Scores: Kerin 8 (14), John 0 (6), me 8

Round 3: Target 261 from 100 75 10 5 3 8

I made heavy weather of this; early investigations were not promising, so I wrote down one away with 260 = 100 + (5 - 3)*75 + 10.  With time running out I noticed that 3*75 was close and tweaking might get the rest, and just managed to get the solution written down in time: 261 = 3*(75 + 100/5 - 8).

John is one away with 260, while Kerin has found the simpler way to 3*87 with 261 = (100 - 8 - 5)*3.  It's no surprise that Lily also used this.

I can't help feeling that applying the standard approach was simpler again, though: 261 = 10*(100 - 75) + 8 + 3.  I got lost in more complicated approaches, as is often the way.

Kerin: 261
John: 260
Me: 261
Lily: 261

Scores: Kerin 18 (24), John 0 (6), me 18

First break: IDEA SLUR ("Twice the leftovers")

"Twice" is cluing the DUAL of RESIDUAL.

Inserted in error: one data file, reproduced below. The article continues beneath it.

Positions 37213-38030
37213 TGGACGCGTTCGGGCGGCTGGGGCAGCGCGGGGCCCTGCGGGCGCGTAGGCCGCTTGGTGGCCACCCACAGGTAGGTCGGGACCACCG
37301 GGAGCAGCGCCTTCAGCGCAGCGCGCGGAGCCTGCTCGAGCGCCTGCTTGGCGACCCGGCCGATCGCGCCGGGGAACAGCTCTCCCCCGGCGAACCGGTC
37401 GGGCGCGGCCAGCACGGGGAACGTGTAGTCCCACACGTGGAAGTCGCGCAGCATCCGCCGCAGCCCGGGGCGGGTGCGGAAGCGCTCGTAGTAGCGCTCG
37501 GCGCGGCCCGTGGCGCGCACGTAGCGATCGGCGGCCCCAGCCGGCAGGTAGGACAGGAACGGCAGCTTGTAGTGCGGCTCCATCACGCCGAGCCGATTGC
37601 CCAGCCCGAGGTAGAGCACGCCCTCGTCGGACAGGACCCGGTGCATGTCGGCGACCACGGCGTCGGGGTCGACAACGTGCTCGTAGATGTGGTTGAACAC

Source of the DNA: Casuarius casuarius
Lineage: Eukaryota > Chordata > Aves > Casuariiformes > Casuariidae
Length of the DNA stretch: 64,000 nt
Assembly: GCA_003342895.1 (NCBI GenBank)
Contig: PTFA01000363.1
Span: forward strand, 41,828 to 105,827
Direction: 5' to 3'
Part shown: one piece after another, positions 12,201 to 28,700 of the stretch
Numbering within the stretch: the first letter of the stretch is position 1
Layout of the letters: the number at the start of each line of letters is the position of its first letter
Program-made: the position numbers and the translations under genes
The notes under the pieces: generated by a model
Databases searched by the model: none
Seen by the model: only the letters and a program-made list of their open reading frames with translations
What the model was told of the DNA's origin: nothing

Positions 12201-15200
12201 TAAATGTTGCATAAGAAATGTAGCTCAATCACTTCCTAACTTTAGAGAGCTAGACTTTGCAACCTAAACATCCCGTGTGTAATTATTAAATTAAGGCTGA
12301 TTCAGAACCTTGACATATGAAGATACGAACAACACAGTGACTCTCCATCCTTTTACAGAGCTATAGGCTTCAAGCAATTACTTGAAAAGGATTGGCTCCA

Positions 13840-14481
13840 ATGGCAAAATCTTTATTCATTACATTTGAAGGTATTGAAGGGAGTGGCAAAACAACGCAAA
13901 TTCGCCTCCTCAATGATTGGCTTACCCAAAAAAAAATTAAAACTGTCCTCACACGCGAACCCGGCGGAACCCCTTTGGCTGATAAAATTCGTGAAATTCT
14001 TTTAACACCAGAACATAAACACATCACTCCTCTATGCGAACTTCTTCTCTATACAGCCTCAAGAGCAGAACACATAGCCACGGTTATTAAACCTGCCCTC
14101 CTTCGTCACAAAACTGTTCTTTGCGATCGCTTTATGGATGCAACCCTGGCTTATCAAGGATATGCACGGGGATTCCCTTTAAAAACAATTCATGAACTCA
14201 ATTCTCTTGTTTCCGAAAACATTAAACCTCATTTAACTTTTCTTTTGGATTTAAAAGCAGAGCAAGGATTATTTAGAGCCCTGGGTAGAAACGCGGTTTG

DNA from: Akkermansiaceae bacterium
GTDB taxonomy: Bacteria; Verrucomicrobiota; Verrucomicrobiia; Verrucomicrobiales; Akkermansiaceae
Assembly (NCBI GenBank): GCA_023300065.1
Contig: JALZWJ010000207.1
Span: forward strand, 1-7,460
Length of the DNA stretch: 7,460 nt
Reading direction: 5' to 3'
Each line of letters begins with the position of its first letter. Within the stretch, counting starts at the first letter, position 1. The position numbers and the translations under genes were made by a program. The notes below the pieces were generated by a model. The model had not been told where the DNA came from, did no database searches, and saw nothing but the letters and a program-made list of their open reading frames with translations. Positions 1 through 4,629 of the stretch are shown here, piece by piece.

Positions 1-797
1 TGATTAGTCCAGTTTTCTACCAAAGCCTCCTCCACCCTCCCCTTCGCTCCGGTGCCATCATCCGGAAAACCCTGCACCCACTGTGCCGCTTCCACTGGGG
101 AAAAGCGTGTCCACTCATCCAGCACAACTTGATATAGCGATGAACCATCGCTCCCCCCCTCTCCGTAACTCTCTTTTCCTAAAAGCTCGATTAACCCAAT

David's talk starts from Twitter, and digresses to talk about the words 'twitter', 'twit', and 'twerp'.

Round 4: B C E I S H A M U

The theory calls for a consonant at the end here, and I was hoping at the time for an R for CHAMBERS.  It would have been, too, but with the U instead getting past six is difficult.  I found ICES, BASIC, BEACH, CUBISM, and IAMBUS.

Both contestants are filled with SHAME, but David has found the seven of CAESIUM.  And... gah.  Once again I didn't even notice the -IUM option, which is particularly bad since I had IAMBUS.  Whoops!  The handy hint for future players: If you see -IUM, do a quick check for the name of an element.  CAESIUM (or CESIUM) is the one which has come up most often, but ERBIUM and TERBIUM are other likely enough options.

There is one more seven in the mix, the rather unexpected BEAUISH.

Kerin: SHAME

Scores: Kerin 18 (29), John 0 (11), me 24

Round 5: R W B S E I A T L